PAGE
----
From relevant keynote presentations and technical sessions to special events and exhibits on the show floor, SUR/FIN 2010 offered virtually something for everyone. Following are some highlights of the event:
Exhibitor/attendee surge. More than 140 companies lined the exhibition show floor at SUR/FIN, a double-digit increase over last year’s event. These included perennial suppliers of surface finishing chemicals and equipment as well as some new faces. “There were even some companies present that had not participated in SUR/FIN in a long time,” said Eric Olander, immediate-past chairman. On top of that, SUR/FIN 2010 saw the return of several surface finisher exhibits—something we haven’t seen since SUR/FIN '07 in Cleveland.
This year’s show also saw an uptick in attendees—particularly on-site registrations. According to NASF, full-conference sign-ups nearly tripled that of last year’s event. Among the new attendees: a delegation of more than 30 representatives from Brazil, including chief officers from ABTS, the Brazilian equivalent of the NASF.
“We exceeded expectations for SUR/FIN 2010,” NASF president, Michael Siegmund on opening day. “Registrations were way up from Louisville, and we sold out the hotel!”
Anecdotal information shows this activity translated into positive experiences for many SUR/FIN exhibitors. Most companies Metal Finishing spoke to said traffic was particularly brisk on day one as well as the afternoon of the second day—thanks in no small measure to a revamped conference program that better synchronized show hours with breaks in the educational sessions. “We had about 50 leads by the end of the first day,” said Rob Simmerer, BEX Spray Nozzles.
Economic keynote session. Dr. Ken Mayland, president of Clearview Economics, made a return appearance to SUR/FIN 2010, offering attendees an update on the economic forecast he presented to attendees at last year’s show. While economic conditions are still challenging for many individuals and businesses, Dr. Mayland pointed to signs of progress. Growth of 2.2% in Q3 of 2009, 5.6% in Q4, and 3% growth in Q1 of 2010. All welcomed news to attendees’ ears.
“The recession is just about a year old, although the Bureau of Economic Research has yet to make an official call,” Dr. Mayland told attendees during opening session.
Does it mean we’re out of the woods? Absolutely not. “Recovery is not synonymous with ‘recovered,’ ” Dr. Mayland explained. “Rather, it means economy is expanding again.” He also reminded the skeptics among the crowd that the economy is “cyclical, not random or static,” meaning the economy will inevitably recover. To bolster his optimism on the economy, he cited the findings several key economic indicators. For one, he sees improving consumer confidence despite nearly 10% unemployment. In illustration: he cited the current personal savings rate (around 3% today) vs. the spring of 2009, which was about 6%. The logic being: a high savings rate means consumer spending is lacking and, therefore, not fueling the economy. On the business side, Dr. Mayland cited production increases associated with reversing of the drawing down of inventories—a critical barometer of non-consumer consumption. “We’ve had two years of draw-downs in inventories over the past two years, and now we’re seeing that reverse itself,” he said.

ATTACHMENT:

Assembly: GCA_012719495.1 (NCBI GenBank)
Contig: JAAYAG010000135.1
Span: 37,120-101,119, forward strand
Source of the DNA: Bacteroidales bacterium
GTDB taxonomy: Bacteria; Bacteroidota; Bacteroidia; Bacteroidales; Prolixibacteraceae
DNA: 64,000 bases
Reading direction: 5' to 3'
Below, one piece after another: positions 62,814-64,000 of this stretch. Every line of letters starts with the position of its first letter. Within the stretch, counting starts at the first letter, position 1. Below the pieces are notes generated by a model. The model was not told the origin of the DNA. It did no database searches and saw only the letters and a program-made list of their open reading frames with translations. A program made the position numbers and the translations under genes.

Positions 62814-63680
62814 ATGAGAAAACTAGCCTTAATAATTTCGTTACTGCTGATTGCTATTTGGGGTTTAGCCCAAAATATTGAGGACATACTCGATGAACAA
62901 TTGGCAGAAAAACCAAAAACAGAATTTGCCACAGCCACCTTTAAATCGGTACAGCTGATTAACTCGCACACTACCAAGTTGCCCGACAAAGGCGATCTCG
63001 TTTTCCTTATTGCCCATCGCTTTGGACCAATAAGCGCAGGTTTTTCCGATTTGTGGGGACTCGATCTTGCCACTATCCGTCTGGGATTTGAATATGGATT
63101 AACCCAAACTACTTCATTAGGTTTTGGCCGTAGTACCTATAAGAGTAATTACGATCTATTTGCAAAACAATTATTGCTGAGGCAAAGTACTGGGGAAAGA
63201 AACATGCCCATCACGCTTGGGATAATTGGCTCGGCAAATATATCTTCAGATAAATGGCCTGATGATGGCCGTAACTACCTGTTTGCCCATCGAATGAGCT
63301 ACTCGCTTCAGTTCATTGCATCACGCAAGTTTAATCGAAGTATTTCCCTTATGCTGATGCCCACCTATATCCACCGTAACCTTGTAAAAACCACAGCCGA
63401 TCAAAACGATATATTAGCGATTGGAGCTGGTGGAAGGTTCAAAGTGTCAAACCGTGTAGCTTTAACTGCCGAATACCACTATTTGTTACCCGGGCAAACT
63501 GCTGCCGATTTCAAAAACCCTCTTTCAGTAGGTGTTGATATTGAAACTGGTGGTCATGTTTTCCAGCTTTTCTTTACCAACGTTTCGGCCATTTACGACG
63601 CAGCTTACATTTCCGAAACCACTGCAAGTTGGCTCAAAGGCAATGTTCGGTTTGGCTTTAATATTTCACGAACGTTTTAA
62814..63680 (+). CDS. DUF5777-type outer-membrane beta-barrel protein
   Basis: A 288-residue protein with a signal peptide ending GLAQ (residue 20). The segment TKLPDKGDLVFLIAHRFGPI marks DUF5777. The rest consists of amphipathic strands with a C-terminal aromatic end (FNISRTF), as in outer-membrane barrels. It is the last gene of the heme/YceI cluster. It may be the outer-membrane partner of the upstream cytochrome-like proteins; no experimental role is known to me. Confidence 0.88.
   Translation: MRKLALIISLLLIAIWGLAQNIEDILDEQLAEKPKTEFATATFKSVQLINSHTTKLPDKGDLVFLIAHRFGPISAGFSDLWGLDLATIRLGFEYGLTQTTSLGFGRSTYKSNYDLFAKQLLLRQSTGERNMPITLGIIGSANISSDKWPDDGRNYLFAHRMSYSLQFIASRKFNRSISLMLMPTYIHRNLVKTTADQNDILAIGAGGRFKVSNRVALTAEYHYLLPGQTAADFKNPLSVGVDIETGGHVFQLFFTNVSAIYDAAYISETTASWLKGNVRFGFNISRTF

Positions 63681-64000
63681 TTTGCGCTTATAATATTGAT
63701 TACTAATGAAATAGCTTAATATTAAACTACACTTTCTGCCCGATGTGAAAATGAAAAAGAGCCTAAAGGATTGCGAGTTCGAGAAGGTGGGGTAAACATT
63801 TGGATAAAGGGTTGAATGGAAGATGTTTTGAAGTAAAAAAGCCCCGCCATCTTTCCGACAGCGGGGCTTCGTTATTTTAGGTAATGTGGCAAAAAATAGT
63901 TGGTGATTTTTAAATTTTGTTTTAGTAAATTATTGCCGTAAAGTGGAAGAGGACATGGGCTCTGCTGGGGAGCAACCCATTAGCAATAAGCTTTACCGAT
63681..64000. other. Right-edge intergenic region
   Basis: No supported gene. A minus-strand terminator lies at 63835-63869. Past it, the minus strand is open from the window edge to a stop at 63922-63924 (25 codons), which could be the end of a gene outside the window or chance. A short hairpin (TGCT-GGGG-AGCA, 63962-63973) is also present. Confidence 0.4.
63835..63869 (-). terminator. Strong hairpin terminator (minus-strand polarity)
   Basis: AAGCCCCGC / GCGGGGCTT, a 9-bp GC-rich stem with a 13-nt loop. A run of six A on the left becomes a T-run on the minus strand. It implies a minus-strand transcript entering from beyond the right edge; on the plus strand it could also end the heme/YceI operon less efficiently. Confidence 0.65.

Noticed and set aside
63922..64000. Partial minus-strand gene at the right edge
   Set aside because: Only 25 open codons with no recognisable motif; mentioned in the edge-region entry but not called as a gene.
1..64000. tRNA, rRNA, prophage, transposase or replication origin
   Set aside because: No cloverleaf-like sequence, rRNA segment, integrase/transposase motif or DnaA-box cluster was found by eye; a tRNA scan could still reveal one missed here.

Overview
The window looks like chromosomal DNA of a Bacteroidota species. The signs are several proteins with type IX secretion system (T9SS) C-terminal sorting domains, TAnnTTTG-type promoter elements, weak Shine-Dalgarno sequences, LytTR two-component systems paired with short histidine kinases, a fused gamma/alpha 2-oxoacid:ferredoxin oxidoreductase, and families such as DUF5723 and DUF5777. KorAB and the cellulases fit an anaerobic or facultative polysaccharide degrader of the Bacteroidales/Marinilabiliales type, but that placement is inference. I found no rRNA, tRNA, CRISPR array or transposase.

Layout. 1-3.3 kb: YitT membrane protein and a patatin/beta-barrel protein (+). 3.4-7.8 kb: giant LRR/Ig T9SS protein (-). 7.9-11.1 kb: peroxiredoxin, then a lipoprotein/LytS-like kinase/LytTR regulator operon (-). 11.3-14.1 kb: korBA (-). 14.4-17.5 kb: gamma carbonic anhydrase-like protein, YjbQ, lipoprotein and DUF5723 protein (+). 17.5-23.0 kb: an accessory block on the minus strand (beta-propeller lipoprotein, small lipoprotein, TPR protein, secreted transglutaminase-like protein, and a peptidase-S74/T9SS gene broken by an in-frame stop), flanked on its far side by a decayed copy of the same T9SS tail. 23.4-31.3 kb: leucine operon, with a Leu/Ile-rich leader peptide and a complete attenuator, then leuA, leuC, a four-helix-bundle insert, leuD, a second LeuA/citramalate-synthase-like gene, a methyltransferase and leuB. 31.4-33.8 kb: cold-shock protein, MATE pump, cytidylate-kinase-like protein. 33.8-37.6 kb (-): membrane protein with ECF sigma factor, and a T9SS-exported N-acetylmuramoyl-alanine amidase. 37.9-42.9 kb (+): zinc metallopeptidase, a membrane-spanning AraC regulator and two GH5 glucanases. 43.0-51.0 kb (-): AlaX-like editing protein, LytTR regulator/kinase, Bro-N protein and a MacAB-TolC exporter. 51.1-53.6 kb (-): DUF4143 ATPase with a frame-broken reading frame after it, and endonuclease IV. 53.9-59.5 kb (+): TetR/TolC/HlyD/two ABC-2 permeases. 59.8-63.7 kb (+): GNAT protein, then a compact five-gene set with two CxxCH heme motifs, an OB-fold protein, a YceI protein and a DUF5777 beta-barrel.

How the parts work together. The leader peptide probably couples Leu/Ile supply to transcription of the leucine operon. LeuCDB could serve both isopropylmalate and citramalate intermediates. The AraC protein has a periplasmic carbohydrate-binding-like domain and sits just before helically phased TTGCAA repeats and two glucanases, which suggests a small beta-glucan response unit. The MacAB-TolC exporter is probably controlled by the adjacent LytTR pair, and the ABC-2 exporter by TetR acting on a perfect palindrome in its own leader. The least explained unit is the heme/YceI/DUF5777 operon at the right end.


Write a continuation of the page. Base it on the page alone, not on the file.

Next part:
Dr. Mayland also sees promising activity in key market sectors, including automotive. What’s needed now, though, is a narrowing of the chasm between the scrappage rate—the pace at which consumers put down their older vehicles—vs. the overall new car sales rate. “Currently the industry is seeing about 13 million in scrappage vs. 11 million units sold, annualized,” he explained. “We need to close that gap.” Eventually, Mayland sees automotive production hitting the 16 million-unit mark, most likely in a couple of years.
Regarding more general economic trends, Dr. Mayland sees positive movement. “Companies have seen an enormous rebound in corporate profits, consumer spending is back on track, and the banks have stabilized,” he noted. The good Dr. also believes the short-term prospects for industrial production look good, adding that manufacturing jobs have actually gone up for four straight months in the U.S. He’s also seeing a positive correlation between sales growth and inventory levels, something that “should remain in effect for most of 2010.”
At the same time, Dr. Mayland does have his concerns. “I do worry about the debt problem; we can’t keep running trillion-dollar deficits.” Mayland also believes that not enough stimulus money went to infrastructure improvements—only 6–7%, by his estimates. But that should rectify itself this year, he noted, given the $350 billion slated to be spent in 2010 and nearly next year.
All in all, Mayland’s outlook for 2010 is positive. “I’m predicting 3.5% growth for the year.”
For more on SUR/FIN 2010, including a special awards presentation ceremony and exhibitor photos, look for the July-August dual edition of Metal Finishing.